“It is painful to say the least,” the army chief said. “I am extremely saddened and I think as an institution we have taken a beating. In a 1.3 million army this would be a very very minuscule percentage but any incident which affects the hierarchy in the army is a sad thing because it also tries to break a bonding that we have with our men,” the army chief said.
Kapoor, is the only one of the three former service chiefs — the other two being General (retired) N.C. Vij and Admiral (retired) Madhvendra Singh — who can still be prosecuted under the Army Act. Army rules apply to officers within two years of retirement.
Kapoor handed over the baton to V.K Singh earlier this year. Kapoor, Vij and Madhvendra Singh have offered to give up their flats in Adarsh if it is proved that the building was constructed for widows of soldiers who died in the 1999 Kargil war. Kapoor also denied that he owned assets disproportionate to his income.
Inquiries by the army and the navy, handed over to the defence ministry, have clearly said the Colaba high-rise is a security threat because it overlooks naval air station INS Shikra and military assets as it is within the “security perimeter”.
Gen. V K Singh, who took over in the wake of a scam at Sukna in north Bengal, had promised that the force would be cleansed. A retired lieutenant general and Kapoor’s military secretary, Avadesh Prakash, and a serving Lieutenant General, P.K. Rath, were indicted by a court of inquiry ordered by V.K. Singh when he was the Eastern Command chief in Fort William, Calcutta. Rath and Prakash are being tried in a court martial in Shillong.
V.K. Singh said he was particularly upset that the honour of the army chief’s office was being called to question. Officers are trusted by their soldiers to lead them into battle, he said, and the allegations of a scam were driving the morale low. The Indian Army takes casualties in Jammu and Kashmir and in the Northeast almost everyday.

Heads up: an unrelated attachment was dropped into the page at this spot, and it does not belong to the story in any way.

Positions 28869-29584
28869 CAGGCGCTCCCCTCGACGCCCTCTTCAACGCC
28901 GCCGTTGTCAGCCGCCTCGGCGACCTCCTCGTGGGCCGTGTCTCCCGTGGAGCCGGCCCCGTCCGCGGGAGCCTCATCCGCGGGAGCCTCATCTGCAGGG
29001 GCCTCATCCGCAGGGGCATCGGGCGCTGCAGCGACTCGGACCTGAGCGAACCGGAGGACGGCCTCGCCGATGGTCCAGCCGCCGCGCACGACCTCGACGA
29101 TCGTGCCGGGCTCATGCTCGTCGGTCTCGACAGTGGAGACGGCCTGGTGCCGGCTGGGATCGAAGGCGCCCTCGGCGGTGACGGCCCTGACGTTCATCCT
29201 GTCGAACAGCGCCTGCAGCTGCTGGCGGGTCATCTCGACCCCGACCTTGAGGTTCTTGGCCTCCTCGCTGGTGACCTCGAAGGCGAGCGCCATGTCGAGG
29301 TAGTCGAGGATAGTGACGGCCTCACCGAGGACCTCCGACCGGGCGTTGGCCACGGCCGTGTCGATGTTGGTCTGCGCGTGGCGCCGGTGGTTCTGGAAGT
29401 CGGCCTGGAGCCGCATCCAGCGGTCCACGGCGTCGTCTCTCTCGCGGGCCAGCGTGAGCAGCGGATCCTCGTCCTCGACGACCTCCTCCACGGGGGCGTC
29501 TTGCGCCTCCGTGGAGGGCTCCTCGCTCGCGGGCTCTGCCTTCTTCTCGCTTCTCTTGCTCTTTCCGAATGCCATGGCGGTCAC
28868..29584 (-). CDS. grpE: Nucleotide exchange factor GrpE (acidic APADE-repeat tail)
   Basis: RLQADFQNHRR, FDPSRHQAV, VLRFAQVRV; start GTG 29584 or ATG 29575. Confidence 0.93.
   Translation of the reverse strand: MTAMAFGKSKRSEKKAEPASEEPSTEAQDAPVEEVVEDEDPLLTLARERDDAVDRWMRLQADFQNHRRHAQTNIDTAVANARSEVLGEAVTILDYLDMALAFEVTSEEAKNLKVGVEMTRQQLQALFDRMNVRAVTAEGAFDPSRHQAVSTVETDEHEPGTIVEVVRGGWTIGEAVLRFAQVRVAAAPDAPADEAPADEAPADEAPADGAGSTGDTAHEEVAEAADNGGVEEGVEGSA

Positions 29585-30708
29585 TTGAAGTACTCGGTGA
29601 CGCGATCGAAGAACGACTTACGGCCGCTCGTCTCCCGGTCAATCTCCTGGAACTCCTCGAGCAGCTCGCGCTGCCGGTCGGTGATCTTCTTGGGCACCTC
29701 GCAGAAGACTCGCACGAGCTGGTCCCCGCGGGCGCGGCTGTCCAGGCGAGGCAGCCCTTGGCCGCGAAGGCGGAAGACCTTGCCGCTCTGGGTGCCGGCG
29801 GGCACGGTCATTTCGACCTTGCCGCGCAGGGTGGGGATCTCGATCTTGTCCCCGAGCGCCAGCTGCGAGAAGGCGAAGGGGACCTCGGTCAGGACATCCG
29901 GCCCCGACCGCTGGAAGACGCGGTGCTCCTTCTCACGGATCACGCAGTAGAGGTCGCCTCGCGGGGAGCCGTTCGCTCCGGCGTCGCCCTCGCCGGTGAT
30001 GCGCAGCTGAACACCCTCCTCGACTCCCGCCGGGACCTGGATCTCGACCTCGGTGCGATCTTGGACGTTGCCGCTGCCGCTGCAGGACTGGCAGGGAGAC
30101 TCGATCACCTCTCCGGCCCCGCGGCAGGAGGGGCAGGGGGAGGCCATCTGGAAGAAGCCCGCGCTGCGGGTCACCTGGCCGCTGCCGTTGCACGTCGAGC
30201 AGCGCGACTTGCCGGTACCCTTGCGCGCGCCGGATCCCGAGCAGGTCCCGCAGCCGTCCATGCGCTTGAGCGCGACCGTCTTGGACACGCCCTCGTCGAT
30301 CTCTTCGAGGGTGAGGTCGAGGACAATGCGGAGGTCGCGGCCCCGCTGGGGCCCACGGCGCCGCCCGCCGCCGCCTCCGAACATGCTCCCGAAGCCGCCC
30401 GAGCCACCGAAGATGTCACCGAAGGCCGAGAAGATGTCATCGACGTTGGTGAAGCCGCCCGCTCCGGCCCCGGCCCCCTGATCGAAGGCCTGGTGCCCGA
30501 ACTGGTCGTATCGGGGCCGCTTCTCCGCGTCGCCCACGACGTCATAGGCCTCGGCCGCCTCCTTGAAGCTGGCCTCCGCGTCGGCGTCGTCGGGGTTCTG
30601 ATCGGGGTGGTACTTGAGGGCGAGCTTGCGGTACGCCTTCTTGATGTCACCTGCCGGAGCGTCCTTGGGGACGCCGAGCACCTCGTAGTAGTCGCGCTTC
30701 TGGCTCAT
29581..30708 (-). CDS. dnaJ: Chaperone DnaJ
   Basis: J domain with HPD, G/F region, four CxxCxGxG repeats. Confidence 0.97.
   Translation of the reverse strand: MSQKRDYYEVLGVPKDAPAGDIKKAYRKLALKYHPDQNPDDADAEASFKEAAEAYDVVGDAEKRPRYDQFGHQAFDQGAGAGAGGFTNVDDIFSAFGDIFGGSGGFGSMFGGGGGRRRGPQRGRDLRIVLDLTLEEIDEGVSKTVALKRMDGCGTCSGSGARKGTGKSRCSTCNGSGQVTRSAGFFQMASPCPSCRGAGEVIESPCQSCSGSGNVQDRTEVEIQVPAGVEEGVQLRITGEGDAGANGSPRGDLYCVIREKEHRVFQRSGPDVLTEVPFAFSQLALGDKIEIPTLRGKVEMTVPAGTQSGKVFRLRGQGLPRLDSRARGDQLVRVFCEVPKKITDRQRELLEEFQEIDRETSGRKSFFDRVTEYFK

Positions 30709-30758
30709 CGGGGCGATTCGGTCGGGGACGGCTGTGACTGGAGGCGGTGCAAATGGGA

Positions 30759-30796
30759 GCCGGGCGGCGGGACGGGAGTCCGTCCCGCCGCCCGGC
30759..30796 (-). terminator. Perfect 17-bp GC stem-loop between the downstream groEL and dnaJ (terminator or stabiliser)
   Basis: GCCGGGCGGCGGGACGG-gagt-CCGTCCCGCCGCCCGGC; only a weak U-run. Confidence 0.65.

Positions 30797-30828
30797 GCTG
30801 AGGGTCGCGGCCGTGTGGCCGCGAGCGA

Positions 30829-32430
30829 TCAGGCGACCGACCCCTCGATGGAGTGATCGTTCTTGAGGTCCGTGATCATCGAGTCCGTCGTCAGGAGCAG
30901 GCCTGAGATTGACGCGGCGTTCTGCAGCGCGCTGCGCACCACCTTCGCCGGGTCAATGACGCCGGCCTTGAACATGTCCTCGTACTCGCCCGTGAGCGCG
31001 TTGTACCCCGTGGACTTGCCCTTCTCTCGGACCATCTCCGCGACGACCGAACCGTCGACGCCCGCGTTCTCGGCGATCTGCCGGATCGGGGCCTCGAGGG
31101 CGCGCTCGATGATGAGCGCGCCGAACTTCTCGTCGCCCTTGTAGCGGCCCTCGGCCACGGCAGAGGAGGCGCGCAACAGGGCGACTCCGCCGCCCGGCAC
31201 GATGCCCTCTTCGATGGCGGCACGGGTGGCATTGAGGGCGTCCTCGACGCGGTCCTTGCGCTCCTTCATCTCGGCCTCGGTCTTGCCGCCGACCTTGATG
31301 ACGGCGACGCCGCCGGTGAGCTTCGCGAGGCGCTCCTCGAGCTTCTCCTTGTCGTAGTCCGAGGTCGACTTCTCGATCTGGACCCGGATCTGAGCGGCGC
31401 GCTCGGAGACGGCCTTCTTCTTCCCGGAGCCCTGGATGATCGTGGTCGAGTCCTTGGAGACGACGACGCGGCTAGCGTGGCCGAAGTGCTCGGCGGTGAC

With the names of former chiefs being connected to dubious real estate deals, there was a sense of shame among the soldiers.
“I think so because nobody knows what the truth is but when it is played out this way, obviously people will start saying there is something wrong. Here is a man whom we trusted, here is a person in whom we had faith, here is a person on whose orders we were ready to go to battle. I think it will hurt deeply,” he said.
“I think it will have a great amount of psychological impact and the second part, which is even more larger is that when people look at it and next time we have cases like this, in fact we have martyrs every day,” V.K. Singh said.
The army chief worried about the response of the public when the army asks for benefits for soldiers and for their families. “People will think anyone asking something for martyrs was doing it for personal gains,” he said.
He had begun an investigation to not only find out who were the guilty but also what was wrong in the institution. The army has recommended to the ministry of defence that it should arrange for a full-scale investigation.
V.K. Singh said the army’s investigation “will look into where things went wrong. It will not go into their motives… we want to figure out where we went wrong as an organisation.”
He wanted officers and soldiers to report irregularities without being cowed down by superiors. “I want to assure our soldiers that if they stand up against corruption, the system will support them,” he said.
“I think it is a personal mission for every officer in the army that we ensure that our values that we learnt in Indian Military Academy in the great motto of Chetwode remains practical… remains in our heart and remains uppermost in our head,” Singh said.